April is designated as National Cancer Control Month in the United States. It’s a federally endorsed observation, annually encouraged by a proclamation from the president. April is dedicated to raising awareness for cancer prevention and treatment throughout the country. Approved through a joint resolution by Congress in 1938, the yearly presidential announcement serves as a reminder to all Americans that awareness of the factors that cause or prevent cancer are crucial to the public health.  

Starting with President Roosevelt through the current administration, each president has taken the time to draft a proclamation for Cancer Control Month. Each proclamation is different, but the overall focus stays the same.

In March 2018, President Trump acknowledged patients and families affected by cancer and thanked the oncology professionals who provide care. He wrote, “Together, we must take action to prevent and combat cancer, including maintaining healthy diets and weight and making physical activity a part of each day. Regular screenings and physicals, as well as knowledge of family medical history, are also crucial to catching cancers in earlier, more treatable stages.”

In 2016, President Obama encouraged focused efforts for smoking cessation, the importance of genetic technology, and improving personalized care. He said, “My administration is committed to reaching a future free from cancer in all its forms. Earlier this year, I created the White House Cancer Moonshot Task Force. Chaired by Vice President Joe Biden, this effort aims to accelerate our progress toward prevention, treatment, and cures by putting ourselves on a path to achieving at least a decade's worth of advances in five years.”

Obama and Trump echoed George W. Bush’s sentiments from his 2008 statement, “All Americans can reduce their risk of developing cancer by following healthy eating habits, exercising regularly, avoiding tobacco and excessive use of alcohol, and controlling their weight. By scheduling regular physicals, getting preventive health screenings, and being aware of their family history, individuals who do develop cancer can increase the likelihood that it will be discovered at an earlier and more treatable stage. I encourage all our citizens to talk to their doctors and learn more about preventive measures that can save lives.”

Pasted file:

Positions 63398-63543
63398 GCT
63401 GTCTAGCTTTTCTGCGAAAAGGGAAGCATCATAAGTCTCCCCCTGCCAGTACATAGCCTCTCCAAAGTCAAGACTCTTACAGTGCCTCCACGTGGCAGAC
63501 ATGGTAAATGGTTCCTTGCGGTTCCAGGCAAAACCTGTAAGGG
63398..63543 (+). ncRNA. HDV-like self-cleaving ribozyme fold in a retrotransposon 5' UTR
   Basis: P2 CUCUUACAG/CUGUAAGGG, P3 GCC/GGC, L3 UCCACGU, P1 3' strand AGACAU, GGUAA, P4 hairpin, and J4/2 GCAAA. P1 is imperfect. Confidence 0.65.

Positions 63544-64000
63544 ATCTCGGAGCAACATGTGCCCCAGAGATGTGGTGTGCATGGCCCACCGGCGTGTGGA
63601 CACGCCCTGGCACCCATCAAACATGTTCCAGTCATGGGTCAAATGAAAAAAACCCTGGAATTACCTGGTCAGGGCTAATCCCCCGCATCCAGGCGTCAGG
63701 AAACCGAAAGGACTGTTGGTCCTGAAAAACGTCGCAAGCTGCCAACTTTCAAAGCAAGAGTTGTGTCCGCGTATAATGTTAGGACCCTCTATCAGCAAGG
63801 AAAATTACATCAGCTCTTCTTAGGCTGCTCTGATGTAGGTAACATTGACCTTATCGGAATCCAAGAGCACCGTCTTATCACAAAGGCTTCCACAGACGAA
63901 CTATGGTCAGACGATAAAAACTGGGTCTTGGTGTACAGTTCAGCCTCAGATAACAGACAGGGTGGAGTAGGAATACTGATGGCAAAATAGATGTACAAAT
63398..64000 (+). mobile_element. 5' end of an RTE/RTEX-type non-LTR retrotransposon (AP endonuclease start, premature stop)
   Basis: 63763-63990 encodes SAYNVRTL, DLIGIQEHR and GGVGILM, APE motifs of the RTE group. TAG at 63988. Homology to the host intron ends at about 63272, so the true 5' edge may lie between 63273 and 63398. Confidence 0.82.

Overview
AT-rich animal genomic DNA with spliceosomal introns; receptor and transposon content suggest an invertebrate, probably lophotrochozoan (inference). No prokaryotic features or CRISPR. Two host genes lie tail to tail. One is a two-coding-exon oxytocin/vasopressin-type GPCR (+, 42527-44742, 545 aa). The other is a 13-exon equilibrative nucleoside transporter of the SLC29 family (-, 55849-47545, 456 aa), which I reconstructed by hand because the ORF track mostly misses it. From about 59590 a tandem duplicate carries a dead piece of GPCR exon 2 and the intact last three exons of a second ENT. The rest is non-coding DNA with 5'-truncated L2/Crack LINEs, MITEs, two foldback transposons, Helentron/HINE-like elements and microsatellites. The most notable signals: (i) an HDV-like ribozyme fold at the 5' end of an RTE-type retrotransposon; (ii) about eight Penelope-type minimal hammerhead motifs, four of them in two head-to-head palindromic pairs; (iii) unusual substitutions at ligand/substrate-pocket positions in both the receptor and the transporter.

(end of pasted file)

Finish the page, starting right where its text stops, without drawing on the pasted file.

So what does cancer prevention really look like?

  • Know your risk factors. Change the ones you can.
  • Realize the power of genetic testing. Individuals who are concerned about cancer in their family should have their risk evaluated by a credentialed genetics professional. Those with known hereditary risk can consider risk-reducing surgery if available, more intensive screening, or surveillance.
  • Get vaccinated. Cancer vaccinations work to prevent specific infectious diseases that cause or contribute to the development of cancer. The U.S. Food and Drug Administration has approved several cancer vaccines, including those that protect young adults against certain strains of the human papillomavirus. The hepatitis B vaccine is a three-shot series given to children in an effort to prevent the virus from causing liver cancer.
  • Get screened. Breast cancer screening includes yearly mammograms for women aged 40 and older. Cervical cancer screening includes Pap tests at least every three years for women aged 21 and older. Colorectal cancer screening includes yearly colonoscopies for men and women aged 50 and older. Men aged 50 and older should talk with their physician about prostate cancer screening.
  • Implement lifestyle changes. Don’t use tobacco products. Consume alcohol in moderation. Eat a healthy diet that’s rich in fruits, vegetables, and whole grains. Limit processed foods, foods with unhealthy fats, and excessive red meat. Engage in 30 minutes of intentional exercise daily. Avoid overexposure to ultraviolet rays, and limit sun exposure between the hours of 10 am and 4 pm. Use sunscreen with an SPF rating of 30 or higher and wear protective clothing such as hats and sunglasses.

Although each presidential message doesn’t change much, it’s paramount that prevention begins with oncology nurses. Maintaining a healthy weight and diet, staying physically active, avoiding smoking and tanning—along with getting your cancer screenings—can greatly reduce your own risk for many types of cancer.

It all starts with becoming personally responsible for avoiding risk and increasing preventative measures. That’s when nurses can confidently inform others about potential cancer risks.